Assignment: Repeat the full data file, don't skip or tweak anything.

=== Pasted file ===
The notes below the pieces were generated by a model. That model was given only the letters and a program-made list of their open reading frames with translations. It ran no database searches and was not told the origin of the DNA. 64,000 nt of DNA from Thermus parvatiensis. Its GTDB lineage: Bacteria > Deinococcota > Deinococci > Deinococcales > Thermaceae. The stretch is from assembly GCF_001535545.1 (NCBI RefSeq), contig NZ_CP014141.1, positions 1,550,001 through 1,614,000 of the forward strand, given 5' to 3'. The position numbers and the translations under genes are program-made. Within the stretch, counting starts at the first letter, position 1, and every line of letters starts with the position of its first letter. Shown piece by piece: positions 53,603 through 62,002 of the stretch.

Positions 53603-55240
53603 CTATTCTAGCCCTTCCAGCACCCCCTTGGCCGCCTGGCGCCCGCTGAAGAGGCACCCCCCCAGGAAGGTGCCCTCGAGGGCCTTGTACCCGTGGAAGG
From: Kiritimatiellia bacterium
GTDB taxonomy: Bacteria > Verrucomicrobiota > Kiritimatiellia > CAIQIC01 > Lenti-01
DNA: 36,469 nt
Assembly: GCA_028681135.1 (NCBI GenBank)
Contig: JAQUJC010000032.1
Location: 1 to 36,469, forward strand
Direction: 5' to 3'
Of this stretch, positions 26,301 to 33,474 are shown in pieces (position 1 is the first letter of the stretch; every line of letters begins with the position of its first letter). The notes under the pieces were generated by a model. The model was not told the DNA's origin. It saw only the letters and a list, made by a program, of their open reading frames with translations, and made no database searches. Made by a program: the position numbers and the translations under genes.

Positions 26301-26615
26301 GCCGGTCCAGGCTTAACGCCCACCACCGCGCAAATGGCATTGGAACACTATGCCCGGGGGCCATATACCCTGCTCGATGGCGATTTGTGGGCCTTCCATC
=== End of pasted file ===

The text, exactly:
The notes below the pieces were generated by a model. That model was given only the letters and a program-made list of their open reading frames with translations. It ran no database searches and was not told the origin of the DNA. 64,000 nt of DNA from Thermus parvatiensis. Its GTDB lineage: Bacteria > Deinococcota > Deinococci > Deinococcales > Thermaceae. The stretch is from assembly GCF_001535545.1 (NCBI RefSeq), contig NZ_CP014141.1, positions 1,550,001 through 1,614,000 of the forward strand, given 5' to 3'. The position numbers and the translations under genes are program-made. Within the stretch, counting starts at the first letter, position 1, and every line of letters starts with the position of its first letter. Shown piece by piece: positions 53,603 through 62,002 of the stretch.

Positions 53603-55240
53603 CTATTCTAGCCCTTCCAGCACCCCCTTGGCCGCCTGGCGCCCGCTGAAGAGGCACCCCCCCAGGAAGGTGCCCTCGAGGGCCTTGTACCCGTGGAAGG
From: Kiritimatiellia bacterium
GTDB taxonomy: Bacteria > Verrucomicrobiota > Kiritimatiellia > CAIQIC01 > Lenti-01
DNA: 36,469 nt
Assembly: GCA_028681135.1 (NCBI GenBank)
Contig: JAQUJC010000032.1
Location: 1 to 36,469, forward strand
Direction: 5' to 3'
Of this stretch, positions 26,301 to 33,474 are shown in pieces (position 1 is the first letter of the stretch; every line of letters begins with the position of its first letter). The notes under the pieces were generated by a model. The model was not told the DNA's origin. It saw only the letters and a list, made by a program, of their open reading frames with translations, and made no database searches. Made by a program: the position numbers and the translations under genes.

Positions 26301-26615
26301 GCCGGTCCAGGCTTAACGCCCACCACCGCGCAAATGGCATTGGAACACTATGCCCGGGGGCCATATACCCTGCTCGATGGCGATTTGTGGGCCTTCCATC